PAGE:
Christine: Count things. Were there women there? Most tech conference, women presence tends to be about 10%. What are the things are you allowed to do? Social networking has to do with navel gazing. A lot of social networking with no point. There has to be an outcome. Being presence in the dialogs and informs the dialogs.
Catherine Geanuracos: How to leverage the new tools? Every six months a new tool that is the answer. Need to create space with outcomes. Women can engage in dialogue versus talking to each other. More opportunities for lateral communication and networking. Create structures in using the tools -- we have jumped in the pool with drupal. Ways to push the tools forward and have women drive the development they function well for women. One component is to link women's organizations from the different part of social change movement that don't usually talk to one another. Connect organizations as well as individuals. Networking tools that perpetuate a limited structure.
You need others. But you need others for everything, really. In our part of the world, we have something called ubuntu. Ubuntu. Ubuntu. Ubuntu. The essence of being human. We say a person is a person through other persons. I can't be human in isolation. I need you to be all you can be so that I can become me and all that I can be.
Being at NetSquared captures a sense of the beloved community that I so often yearn for. At lunch today, I sat next to someone from literally half the world away - a person doing extraordinary work to race a scourge of death on the African continent. She is here, soaking up ideas from others - she is here, to be lifted up and celebrated - she is here, because what she is doing teaches all of us in the "developed" world. Most importantly, she is here because the NetSquared paid her way to come here. Fully 20% of the 350 people here are present because NetSquared raised the money to have this attendee base reflect the richness of the human race, rather than the mono-culture that one usually finds at conferences. Christine Herron points out that at typical business, geek or non-profit (or church) conferences, that mon-culture is about 70-90% white males.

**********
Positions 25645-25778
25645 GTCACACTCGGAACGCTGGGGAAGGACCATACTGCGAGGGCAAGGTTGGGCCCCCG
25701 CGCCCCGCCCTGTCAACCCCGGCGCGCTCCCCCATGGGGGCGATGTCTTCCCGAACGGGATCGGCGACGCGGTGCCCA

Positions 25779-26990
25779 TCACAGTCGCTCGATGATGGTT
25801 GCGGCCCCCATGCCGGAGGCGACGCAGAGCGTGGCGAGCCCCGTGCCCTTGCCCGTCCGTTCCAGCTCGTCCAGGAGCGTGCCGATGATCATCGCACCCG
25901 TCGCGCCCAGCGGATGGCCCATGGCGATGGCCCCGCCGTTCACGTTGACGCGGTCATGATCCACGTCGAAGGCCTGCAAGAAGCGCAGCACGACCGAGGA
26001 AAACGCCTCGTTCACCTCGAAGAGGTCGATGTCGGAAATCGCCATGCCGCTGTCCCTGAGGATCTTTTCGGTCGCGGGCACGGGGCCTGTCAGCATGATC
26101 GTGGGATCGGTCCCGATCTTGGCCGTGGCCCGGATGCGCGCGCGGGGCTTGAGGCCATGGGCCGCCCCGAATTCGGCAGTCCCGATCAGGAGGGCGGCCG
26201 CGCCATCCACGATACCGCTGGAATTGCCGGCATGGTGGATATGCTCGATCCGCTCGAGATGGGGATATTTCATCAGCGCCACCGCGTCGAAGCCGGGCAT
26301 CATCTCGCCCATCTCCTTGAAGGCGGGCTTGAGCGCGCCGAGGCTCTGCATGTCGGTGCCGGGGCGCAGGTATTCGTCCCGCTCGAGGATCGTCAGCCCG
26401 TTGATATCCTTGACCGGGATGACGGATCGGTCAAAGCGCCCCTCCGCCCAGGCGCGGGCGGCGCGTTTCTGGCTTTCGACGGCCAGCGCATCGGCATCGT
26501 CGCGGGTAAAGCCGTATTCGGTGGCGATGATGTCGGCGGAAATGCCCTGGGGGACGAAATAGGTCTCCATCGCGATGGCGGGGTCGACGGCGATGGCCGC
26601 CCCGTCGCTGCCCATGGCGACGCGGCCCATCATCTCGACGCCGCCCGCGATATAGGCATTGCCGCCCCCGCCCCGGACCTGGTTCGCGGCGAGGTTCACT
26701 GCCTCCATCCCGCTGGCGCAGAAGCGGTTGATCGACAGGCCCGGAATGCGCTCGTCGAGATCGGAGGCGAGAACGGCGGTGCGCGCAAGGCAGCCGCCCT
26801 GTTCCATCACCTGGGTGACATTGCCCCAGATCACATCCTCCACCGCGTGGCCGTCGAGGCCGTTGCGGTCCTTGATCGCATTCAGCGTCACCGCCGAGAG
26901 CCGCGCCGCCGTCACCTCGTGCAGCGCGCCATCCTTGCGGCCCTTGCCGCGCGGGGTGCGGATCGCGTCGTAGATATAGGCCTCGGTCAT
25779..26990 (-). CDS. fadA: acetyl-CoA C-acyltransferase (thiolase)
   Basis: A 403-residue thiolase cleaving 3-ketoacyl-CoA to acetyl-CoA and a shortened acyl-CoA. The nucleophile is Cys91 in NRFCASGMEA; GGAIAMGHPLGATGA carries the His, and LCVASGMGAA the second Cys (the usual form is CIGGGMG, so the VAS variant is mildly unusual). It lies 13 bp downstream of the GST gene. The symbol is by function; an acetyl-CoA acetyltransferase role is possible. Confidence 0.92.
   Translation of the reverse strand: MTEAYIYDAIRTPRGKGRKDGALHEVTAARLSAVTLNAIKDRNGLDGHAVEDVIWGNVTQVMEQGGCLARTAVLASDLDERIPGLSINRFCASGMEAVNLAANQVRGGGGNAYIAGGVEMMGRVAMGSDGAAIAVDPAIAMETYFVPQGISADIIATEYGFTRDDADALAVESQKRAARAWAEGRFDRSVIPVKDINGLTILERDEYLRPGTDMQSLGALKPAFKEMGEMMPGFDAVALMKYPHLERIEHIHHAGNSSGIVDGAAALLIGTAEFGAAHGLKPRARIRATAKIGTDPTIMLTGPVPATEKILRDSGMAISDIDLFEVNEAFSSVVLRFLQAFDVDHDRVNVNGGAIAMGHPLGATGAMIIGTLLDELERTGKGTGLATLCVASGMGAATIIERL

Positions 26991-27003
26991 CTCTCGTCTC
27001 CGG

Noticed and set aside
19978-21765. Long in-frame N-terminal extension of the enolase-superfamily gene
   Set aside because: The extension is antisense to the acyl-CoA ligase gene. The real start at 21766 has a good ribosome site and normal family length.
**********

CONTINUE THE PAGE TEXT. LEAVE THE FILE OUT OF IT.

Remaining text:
Christine said something like, "When you visit a website do you ever think about what you allowed to do on the site?" She points to how gender does it translate gender representation?
I think this a good question I haven't thought about before. How do women interact in person? What are those customs that we use? Are those represented in online communication models?
I dream up a mom/woman specific operating system from time to time and it often is framed in my social experience as a woman/mom.
What I dream...
You organize things in rooms. You assign a room to each person in your family. Mom's room, daughter's room, the cat's litter box, a living room, dining room, and a patio. Each of those places represented by the OS have objects that we often use - a fridge for keeping recipies, shopping lists; a television where we keep tags of items we want to return to later for entertainment purposes; a closet to bury my mall wishlist.
These are just my quick notes - I'll come back to add reflections later...
Beth's story on the use of tags to improve the efficiency of using nptech tags (and others) - I could see that many non-profits (and schools) are using outdated and inefficienty tools to accomplish their goals.
Chris Heuer believes that tagging is the most important aspect of web2.0. All events should have their own unique tag. He discussed folksonomies, his launch of brainjams as a response to web2.1 and tagspaces as a response to an identified need to search tags by subsets of users. He introduced Paramedia - networks of people with access to media publishing tools and training.